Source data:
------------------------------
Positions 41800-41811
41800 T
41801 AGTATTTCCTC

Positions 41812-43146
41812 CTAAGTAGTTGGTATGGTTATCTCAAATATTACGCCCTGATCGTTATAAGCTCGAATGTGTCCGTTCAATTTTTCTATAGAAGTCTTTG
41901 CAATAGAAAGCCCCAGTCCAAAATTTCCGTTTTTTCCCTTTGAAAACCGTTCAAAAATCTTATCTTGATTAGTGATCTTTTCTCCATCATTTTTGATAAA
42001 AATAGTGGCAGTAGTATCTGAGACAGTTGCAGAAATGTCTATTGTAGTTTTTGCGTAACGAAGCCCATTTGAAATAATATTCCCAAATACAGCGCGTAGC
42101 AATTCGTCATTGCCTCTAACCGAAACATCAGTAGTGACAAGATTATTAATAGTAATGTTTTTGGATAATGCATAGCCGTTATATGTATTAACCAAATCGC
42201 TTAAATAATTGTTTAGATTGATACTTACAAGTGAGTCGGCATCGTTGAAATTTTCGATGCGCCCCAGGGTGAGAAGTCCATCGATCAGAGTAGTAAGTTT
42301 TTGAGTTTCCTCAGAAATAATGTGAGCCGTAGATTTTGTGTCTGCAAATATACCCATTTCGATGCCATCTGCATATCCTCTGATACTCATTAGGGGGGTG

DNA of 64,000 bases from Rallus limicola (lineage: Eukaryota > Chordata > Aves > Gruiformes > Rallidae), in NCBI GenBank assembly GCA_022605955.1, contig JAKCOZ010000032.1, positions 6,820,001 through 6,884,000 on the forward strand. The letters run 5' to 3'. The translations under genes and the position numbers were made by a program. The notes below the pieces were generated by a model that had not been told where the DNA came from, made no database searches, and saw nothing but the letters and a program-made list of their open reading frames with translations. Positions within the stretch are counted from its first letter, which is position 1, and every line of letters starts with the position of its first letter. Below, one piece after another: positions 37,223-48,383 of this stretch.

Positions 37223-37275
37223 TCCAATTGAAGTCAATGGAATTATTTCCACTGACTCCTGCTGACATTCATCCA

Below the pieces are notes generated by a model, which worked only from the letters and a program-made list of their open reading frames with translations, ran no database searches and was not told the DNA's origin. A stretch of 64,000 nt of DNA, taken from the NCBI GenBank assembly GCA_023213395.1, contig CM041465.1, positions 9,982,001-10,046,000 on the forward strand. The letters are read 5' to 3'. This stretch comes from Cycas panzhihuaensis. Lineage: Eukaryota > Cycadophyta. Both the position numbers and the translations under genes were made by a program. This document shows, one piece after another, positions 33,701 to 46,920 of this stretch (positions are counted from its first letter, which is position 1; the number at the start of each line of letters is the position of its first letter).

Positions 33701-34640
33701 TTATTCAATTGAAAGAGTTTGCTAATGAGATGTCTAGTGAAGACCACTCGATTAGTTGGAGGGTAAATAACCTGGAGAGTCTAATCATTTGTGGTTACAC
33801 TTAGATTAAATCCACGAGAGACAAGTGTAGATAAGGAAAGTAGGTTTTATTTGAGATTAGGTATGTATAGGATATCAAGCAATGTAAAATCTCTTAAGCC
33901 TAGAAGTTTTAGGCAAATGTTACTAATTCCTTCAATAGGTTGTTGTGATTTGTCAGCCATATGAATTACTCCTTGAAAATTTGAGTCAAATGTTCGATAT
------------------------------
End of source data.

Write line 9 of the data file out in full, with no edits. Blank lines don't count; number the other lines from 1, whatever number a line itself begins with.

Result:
42201 TTAAATAATTGTTTAGATTGATACTTACAAGTGAGTCGGCATCGTTGAAATTTTCGATGCGCCCCAGGGTGAGAAGTCCATCGATCAGAGTAGTAAGTTT